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This question is related to this one. Let $(X_1, X_2, \ldots)$ be a sequence of random variables such that each $X_n$ takes its values in a finite space, say $\{0,1\}$, and the $\sigma$-field $\sigma(X_1, X_2, \ldots)$ is discrete (generated by a denumerable partition of events). The maximal possible entropy of $(X_1, \ldots, X_n)$ is $n \log 2$. Is it possible that $\frac{H(X_1, \ldots, X_n)}{n}$ does not go to zero as $n\to \infty$ ?

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No, this is impossible. Fix any $\epsilon>0$. Then, since, by assumption, the space is discrete, there is some finite set $\cal A$ of sequences $(X_1,X_2,\dots)$ such that ${\Bbb P}((X_i)\in {\cal A})>1-\epsilon$. Let $A$ be the event $(X_i)\in{\cal A}$. Then \begin{eqnarray*} H(X_1,\dots,X_n)&\le& H(X_1,\dots,X_n,A)\\ &=& H(A)+H(X_1,\ldots,X_n\mid A){\Bbb P}(A)+H(X_1,\ldots,X_n\mid A^C)(1-{\Bbb P}(A))\\ &\le& H(A)+H((X_i)\mid A)+n\epsilon\log 2. \end{eqnarray*} Since $\cal A$ is finite, $H((X_i)\mid A)$ is finite, so $$ \limsup_n \frac{H(X_1,\ldots,X_n)}{n}\le \epsilon \log 2, $$ and letting $\epsilon\to 0$, $$ \lim_n \frac{H(X_1,\ldots,X_n)}{n}=0. $$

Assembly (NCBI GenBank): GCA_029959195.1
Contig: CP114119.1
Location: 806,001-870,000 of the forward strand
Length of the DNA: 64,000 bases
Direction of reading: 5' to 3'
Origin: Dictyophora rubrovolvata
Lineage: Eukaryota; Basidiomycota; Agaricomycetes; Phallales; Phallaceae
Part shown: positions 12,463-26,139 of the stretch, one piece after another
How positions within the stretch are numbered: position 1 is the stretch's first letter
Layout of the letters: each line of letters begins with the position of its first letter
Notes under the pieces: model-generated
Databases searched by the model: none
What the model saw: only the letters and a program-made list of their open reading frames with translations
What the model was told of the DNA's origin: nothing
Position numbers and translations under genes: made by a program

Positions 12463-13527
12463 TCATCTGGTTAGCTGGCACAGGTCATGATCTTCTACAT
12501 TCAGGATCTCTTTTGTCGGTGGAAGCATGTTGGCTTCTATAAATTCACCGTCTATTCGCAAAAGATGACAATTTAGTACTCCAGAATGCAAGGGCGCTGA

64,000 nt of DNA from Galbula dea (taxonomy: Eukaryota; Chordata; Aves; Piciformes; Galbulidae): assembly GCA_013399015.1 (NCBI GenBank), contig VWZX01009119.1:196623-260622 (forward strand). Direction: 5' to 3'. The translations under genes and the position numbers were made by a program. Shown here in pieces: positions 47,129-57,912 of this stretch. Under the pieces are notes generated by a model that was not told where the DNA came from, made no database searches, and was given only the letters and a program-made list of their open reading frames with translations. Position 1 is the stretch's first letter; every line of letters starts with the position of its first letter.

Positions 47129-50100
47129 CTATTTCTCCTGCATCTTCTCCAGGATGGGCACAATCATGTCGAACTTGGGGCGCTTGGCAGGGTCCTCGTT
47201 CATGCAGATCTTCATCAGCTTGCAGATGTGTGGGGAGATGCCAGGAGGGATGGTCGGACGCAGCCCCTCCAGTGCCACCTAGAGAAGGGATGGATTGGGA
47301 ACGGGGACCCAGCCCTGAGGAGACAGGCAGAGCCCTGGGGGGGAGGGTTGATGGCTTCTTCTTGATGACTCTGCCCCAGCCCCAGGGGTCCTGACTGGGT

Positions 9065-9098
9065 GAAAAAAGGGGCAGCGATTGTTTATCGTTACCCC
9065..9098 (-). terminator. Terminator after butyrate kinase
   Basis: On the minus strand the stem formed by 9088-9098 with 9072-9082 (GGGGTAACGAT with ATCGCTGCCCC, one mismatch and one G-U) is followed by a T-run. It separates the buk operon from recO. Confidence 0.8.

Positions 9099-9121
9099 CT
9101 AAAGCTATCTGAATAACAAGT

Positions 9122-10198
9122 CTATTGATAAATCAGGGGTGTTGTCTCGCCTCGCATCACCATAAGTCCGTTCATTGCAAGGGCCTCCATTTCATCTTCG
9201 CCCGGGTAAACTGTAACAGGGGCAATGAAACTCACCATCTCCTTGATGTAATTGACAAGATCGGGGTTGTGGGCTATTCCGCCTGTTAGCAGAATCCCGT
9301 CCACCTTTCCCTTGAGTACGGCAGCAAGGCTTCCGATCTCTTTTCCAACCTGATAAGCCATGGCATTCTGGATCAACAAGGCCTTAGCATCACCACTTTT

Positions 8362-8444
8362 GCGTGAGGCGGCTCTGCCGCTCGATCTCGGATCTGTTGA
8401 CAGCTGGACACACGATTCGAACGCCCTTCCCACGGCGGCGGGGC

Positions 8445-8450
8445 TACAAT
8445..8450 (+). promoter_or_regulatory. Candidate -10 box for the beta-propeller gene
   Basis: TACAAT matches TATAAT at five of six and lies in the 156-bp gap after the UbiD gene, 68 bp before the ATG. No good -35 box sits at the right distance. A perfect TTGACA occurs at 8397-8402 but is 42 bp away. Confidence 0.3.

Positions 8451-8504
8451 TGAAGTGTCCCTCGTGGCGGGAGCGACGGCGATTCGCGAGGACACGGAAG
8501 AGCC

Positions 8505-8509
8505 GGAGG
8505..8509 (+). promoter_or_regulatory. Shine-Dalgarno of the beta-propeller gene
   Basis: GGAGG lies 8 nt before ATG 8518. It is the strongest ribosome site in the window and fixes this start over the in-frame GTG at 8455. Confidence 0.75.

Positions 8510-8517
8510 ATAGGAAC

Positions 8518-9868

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  • $\begingroup$ Great. I need to learn these basic formulas about conditional entropy but I believe you. $\endgroup$ Jan 27, 2013 at 7:15
  • $\begingroup$ I'm trying to understand your solution David, using the wikipedia page about conditional entropy. You denote by $H(A)$ the entropy of the indicator function of $A$, don't you ? $\endgroup$ Jan 29, 2013 at 21:44
  • $\begingroup$ Yes, that's right. Similarly, $H(X_1,\ldots,X_n,A)$ is the joint entropy of the $X_i$s and the indicator function of $A$. $\endgroup$ Jan 29, 2013 at 22:28

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